Friday, May 16, 2008

Blade Runner

He had to fight to run. After being banned by IAAF from running against able bodied runners in the Beijing Olympics, he appealed his case and has finally won.

A double amputee sprinter has won the right to be eligible to compete at this summer's Olympic Games in Beijing after sport's highest court backed his appeal against a ban imposed by athletics authorities.

The Court of Arbitration for Sport ruled that South African Oscar Pistorius, who runs on prosthetic blades, is eligible to compete against able-bodied athletes.

Pistorius was born without fibulas -- the long, thin outer bone between the knee and ankle -- and was 11 months old when his legs were amputated below the knee

Pistorius, 21,, runs on shock-absorbing carbon-fiber prosthetics that resemble bent skis -- earning him the nickname "Blade Runner."

Pistorius, a Paralympic Games champion and world record holder, had lobbied the International Association of Athletics Federations (IAAF) to allow him to compete at the Olympics this August, but after extensive tests the IAAF ruled in January that his J-shaped prosthetics qualify as technical aids, which are banned in IAAF-governed sports.

The IAAF does allow athletes with prosthetics to compete in able-bodied sports, as long as the IAAF believes they do not give the athlete an unfair edge.

But Friday's ruling by the CAS in Lausanne, Switzerland, overturned that verdict. Appeals of court decisions are allowed, but on very limited grounds.

The South African won gold in the 200 meters, and bronze in the 100 meters at the 2004 Paralympic Games in Athens. He holds the Paralympic world records in the 100, 200, and 400 meters.

Since Athens, he has competed in two able-bodied races in which he finished second and last, respectively.

Pistorius will have emphasized to the court the disadvantages he feels he has by running with prosthetics.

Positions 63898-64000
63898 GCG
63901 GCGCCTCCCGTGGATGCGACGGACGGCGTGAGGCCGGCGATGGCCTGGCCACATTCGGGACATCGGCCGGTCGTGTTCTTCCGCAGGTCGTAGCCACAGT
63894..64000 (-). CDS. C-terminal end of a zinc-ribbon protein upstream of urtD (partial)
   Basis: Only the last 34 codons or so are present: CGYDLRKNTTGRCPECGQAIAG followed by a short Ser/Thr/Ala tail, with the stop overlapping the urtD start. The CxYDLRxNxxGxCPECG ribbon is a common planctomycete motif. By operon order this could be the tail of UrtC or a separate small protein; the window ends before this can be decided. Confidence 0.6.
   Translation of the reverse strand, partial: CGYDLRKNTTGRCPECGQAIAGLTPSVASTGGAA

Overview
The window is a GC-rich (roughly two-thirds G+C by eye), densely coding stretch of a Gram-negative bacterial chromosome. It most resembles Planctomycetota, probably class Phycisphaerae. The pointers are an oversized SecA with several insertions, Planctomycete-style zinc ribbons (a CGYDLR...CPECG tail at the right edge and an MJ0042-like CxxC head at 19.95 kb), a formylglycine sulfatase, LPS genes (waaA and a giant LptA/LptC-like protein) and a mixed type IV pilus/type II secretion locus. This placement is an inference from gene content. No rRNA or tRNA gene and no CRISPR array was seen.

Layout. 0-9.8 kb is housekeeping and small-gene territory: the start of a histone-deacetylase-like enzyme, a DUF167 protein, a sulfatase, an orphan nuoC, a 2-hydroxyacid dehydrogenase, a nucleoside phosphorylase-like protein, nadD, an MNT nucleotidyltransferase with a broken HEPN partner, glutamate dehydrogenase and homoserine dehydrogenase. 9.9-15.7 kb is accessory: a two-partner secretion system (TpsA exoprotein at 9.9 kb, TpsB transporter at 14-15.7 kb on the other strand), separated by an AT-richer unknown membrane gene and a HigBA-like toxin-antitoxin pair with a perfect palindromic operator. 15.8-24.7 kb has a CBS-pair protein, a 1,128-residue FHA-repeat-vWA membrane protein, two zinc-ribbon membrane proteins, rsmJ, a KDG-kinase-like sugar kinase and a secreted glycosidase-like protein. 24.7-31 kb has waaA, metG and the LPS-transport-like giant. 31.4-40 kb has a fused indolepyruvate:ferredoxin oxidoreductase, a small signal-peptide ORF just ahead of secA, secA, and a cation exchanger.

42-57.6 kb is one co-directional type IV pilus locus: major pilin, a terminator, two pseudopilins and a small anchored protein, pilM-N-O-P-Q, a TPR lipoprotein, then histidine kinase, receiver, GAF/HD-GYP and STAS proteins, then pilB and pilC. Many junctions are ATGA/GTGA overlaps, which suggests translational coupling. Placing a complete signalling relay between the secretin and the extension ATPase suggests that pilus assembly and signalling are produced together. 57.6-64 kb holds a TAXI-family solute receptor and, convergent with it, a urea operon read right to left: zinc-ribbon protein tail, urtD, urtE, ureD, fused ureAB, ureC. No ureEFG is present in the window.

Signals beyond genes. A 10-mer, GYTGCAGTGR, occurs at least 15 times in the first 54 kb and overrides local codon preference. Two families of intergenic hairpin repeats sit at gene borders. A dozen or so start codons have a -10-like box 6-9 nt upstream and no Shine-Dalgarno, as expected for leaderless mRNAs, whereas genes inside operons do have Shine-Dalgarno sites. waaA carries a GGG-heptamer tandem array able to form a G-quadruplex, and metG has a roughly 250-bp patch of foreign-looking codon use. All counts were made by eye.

"There are disadvantages when it's windy, when its raining, (and) it takes him longer to get up to speed at the start," Riddell said. "He will be hoping that they take everything into consideration and not just rule on how much spring his prosthetic limbs give him."

In November, the IAAF carried out tests on Pistorius over two days at the German Sport University in Cologne to determine if his prosthetics, known as Cheetah limbs, could be considered a technical aid.

A team of more than 10 scientists used high-speed cameras, special equipment to measure ground-reaction forces, and a three-dimensional scanner to record body mass.

The scientists concluded Pistorius was able to run with his prosthetic blades at the same speed as able-bodied sprinters with about 25 percent less energy expenditure. Pistorius' blades gave him an energy return nearly three times higher than the human ankle joint offers in maximum sprinting, they said.

Riddell described Friday's ruling in Pistorius' favor as "groundbreaking," and said it raised questions about the future of paralympic sports.

"What does this do to the future of the Paralympics if he's allowed to run in the able-bodied Olympics? Is he actually doing a disservice to other Paralympic athletes? Does it cheapen the Paralympic Games?" Riddell posed the questions.

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